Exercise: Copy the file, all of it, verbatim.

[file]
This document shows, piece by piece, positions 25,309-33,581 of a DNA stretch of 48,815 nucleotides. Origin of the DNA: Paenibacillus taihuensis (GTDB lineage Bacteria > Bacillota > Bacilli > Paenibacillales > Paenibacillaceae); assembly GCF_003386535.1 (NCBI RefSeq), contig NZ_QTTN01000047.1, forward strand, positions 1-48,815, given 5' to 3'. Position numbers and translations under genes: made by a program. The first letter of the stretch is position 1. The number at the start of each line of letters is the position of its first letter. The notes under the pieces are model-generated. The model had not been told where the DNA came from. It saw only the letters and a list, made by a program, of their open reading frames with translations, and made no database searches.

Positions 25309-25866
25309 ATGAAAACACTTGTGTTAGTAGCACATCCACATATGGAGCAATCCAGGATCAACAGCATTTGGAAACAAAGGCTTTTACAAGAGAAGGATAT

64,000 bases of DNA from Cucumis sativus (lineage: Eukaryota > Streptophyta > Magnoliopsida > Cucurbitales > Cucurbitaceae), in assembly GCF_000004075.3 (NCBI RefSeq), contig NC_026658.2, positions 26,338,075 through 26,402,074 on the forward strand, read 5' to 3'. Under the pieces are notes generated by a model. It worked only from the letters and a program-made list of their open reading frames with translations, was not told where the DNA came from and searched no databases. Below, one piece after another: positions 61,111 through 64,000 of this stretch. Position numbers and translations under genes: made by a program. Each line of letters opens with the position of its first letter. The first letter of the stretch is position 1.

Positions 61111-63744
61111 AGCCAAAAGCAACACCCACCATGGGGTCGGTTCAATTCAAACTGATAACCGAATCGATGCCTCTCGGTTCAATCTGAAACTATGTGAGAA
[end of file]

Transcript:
This document shows, piece by piece, positions 25,309-33,581 of a DNA stretch of 48,815 nucleotides. Origin of the DNA: Paenibacillus taihuensis (GTDB lineage Bacteria > Bacillota > Bacilli > Paenibacillales > Paenibacillaceae); assembly GCF_003386535.1 (NCBI RefSeq), contig NZ_QTTN01000047.1, forward strand, positions 1-48,815, given 5' to 3'. Position numbers and translations under genes: made by a program. The first letter of the stretch is position 1. The number at the start of each line of letters is the position of its first letter. The notes under the pieces are model-generated. The model had not been told where the DNA came from. It saw only the letters and a list, made by a program, of their open reading frames with translations, and made no database searches.

Positions 25309-25866
25309 ATGAAAACACTTGTGTTAGTAGCACATCCACATATGGAGCAATCCAGGATCAACAGCATTTGGAAACAAAGGCTTTTACAAGAGAAGGATAT

64,000 bases of DNA from Cucumis sativus (lineage: Eukaryota > Streptophyta > Magnoliopsida > Cucurbitales > Cucurbitaceae), in assembly GCF_000004075.3 (NCBI RefSeq), contig NC_026658.2, positions 26,338,075 through 26,402,074 on the forward strand, read 5' to 3'. Under the pieces are notes generated by a model. It worked only from the letters and a program-made list of their open reading frames with translations, was not told where the DNA came from and searched no databases. Below, one piece after another: positions 61,111 through 64,000 of this stretch. Position numbers and translations under genes: made by a program. Each line of letters opens with the position of its first letter. The first letter of the stretch is position 1.

Positions 61111-63744
61111 AGCCAAAAGCAACACCCACCATGGGGTCGGTTCAATTCAAACTGATAACCGAATCGATGCCTCTCGGTTCAATCTGAAACTATGTGAGAA